The human body responds to events that provoke stress (stressors) by activating the nervous system and specific hormones. The hypothalamus signals the adrenal glands to produce more of the hormones, adrenaline and cortisol, and release them into the bloodstream. These hormones speed up heart rate, breathing rate, blood pressure and metabolism. The physical changes prepare you to react quickly and effectively to handle the pressure of the moment.
This natural reaction is known as the ‘stress response’. Working properly, the body’s stress response improves your ability to perform well under pressure.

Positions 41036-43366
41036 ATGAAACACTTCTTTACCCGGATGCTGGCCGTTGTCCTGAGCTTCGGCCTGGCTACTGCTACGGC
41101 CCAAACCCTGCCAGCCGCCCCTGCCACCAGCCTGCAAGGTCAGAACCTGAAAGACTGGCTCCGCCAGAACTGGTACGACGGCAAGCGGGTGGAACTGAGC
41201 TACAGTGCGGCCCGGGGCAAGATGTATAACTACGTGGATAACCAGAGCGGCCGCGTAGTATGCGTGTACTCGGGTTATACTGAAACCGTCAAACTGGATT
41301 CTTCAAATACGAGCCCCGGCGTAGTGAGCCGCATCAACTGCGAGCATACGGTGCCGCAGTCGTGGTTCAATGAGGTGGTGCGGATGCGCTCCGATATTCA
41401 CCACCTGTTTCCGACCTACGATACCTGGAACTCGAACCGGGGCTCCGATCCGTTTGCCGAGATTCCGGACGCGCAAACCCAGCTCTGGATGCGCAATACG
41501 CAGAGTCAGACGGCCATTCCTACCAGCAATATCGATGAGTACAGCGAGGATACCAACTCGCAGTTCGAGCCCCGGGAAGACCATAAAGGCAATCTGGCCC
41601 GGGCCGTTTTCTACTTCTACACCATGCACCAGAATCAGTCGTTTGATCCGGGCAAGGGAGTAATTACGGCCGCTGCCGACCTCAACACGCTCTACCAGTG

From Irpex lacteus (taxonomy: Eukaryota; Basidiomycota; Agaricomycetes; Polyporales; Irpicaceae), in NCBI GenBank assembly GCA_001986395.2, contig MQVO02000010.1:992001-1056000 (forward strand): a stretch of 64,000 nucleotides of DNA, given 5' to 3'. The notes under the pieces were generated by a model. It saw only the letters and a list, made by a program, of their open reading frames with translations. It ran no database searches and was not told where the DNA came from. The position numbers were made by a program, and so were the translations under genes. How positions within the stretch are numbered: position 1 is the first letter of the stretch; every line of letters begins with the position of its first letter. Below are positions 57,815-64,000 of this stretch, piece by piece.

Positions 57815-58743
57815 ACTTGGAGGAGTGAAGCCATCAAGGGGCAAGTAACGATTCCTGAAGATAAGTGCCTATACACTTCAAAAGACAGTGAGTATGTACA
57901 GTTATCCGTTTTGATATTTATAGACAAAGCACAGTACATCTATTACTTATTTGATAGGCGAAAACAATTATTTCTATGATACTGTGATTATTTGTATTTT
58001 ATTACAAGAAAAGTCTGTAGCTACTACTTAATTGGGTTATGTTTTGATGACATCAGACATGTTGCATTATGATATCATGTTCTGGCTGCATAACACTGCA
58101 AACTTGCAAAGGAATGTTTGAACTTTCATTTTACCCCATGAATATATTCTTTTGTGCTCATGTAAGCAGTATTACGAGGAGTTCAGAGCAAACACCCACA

Some common symptoms of stress are:
- can’t switch off – feeling alert and anxious even when you want to rest
- can’t cope – even small things get you down and leave you exhausted
- withdraw from relationships, work or fun activities or become irritable
- have difficulty concentrating
- have aches and pains unrelated to exercise or any medical condition
- have difficulty eating or sleeping properly.
Sometimes stress builds up and takes on a life of its own – so that we feel anxious, even when not facing difficult situations.
Recognising the signs and symptoms of stress will help you figure out ways of coping and save you from adopting unhealthy methods such as drinking or smoking.
You can talk to your doctor about ways to help you bounce back and become more resilient to stress.